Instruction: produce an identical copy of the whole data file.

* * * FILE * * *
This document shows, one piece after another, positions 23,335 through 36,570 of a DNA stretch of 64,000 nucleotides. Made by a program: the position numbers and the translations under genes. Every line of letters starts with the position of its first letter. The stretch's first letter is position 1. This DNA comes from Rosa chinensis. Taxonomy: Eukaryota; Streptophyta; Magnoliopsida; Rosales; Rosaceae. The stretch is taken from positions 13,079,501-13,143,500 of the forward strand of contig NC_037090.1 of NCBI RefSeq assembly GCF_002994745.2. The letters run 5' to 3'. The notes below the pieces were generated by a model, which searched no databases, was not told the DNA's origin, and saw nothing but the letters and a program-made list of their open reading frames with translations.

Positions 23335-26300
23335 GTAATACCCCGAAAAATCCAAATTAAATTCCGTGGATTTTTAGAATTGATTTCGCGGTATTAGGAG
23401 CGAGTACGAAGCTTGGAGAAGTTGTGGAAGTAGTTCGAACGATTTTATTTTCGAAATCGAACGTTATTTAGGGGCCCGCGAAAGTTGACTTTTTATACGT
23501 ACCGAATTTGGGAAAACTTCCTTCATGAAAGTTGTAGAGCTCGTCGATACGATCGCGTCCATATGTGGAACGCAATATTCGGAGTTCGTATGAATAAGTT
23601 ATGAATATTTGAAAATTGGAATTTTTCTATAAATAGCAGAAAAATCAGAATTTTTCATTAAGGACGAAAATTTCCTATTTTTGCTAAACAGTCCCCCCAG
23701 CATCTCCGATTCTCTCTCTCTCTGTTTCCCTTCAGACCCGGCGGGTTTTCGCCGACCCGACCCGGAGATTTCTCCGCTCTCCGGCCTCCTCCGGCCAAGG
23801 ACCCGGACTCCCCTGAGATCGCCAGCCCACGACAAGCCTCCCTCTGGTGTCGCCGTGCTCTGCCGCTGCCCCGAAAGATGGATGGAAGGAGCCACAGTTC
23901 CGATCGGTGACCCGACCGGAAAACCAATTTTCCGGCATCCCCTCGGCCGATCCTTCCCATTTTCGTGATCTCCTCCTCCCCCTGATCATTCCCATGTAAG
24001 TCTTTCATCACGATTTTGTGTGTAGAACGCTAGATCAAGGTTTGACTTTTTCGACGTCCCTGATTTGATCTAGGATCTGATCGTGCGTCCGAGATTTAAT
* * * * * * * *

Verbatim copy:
This document shows, one piece after another, positions 23,335 through 36,570 of a DNA stretch of 64,000 nucleotides. Made by a program: the position numbers and the translations under genes. Every line of letters starts with the position of its first letter. The stretch's first letter is position 1. This DNA comes from Rosa chinensis. Taxonomy: Eukaryota; Streptophyta; Magnoliopsida; Rosales; Rosaceae. The stretch is taken from positions 13,079,501-13,143,500 of the forward strand of contig NC_037090.1 of NCBI RefSeq assembly GCF_002994745.2. The letters run 5' to 3'. The notes below the pieces were generated by a model, which searched no databases, was not told the DNA's origin, and saw nothing but the letters and a program-made list of their open reading frames with translations.

Positions 23335-26300
23335 GTAATACCCCGAAAAATCCAAATTAAATTCCGTGGATTTTTAGAATTGATTTCGCGGTATTAGGAG
23401 CGAGTACGAAGCTTGGAGAAGTTGTGGAAGTAGTTCGAACGATTTTATTTTCGAAATCGAACGTTATTTAGGGGCCCGCGAAAGTTGACTTTTTATACGT
23501 ACCGAATTTGGGAAAACTTCCTTCATGAAAGTTGTAGAGCTCGTCGATACGATCGCGTCCATATGTGGAACGCAATATTCGGAGTTCGTATGAATAAGTT
23601 ATGAATATTTGAAAATTGGAATTTTTCTATAAATAGCAGAAAAATCAGAATTTTTCATTAAGGACGAAAATTTCCTATTTTTGCTAAACAGTCCCCCCAG
23701 CATCTCCGATTCTCTCTCTCTCTGTTTCCCTTCAGACCCGGCGGGTTTTCGCCGACCCGACCCGGAGATTTCTCCGCTCTCCGGCCTCCTCCGGCCAAGG
23801 ACCCGGACTCCCCTGAGATCGCCAGCCCACGACAAGCCTCCCTCTGGTGTCGCCGTGCTCTGCCGCTGCCCCGAAAGATGGATGGAAGGAGCCACAGTTC
23901 CGATCGGTGACCCGACCGGAAAACCAATTTTCCGGCATCCCCTCGGCCGATCCTTCCCATTTTCGTGATCTCCTCCTCCCCCTGATCATTCCCATGTAAG
24001 TCTTTCATCACGATTTTGTGTGTAGAACGCTAGATCAAGGTTTGACTTTTTCGACGTCCCTGATTTGATCTAGGATCTGATCGTGCGTCCGAGATTTAAT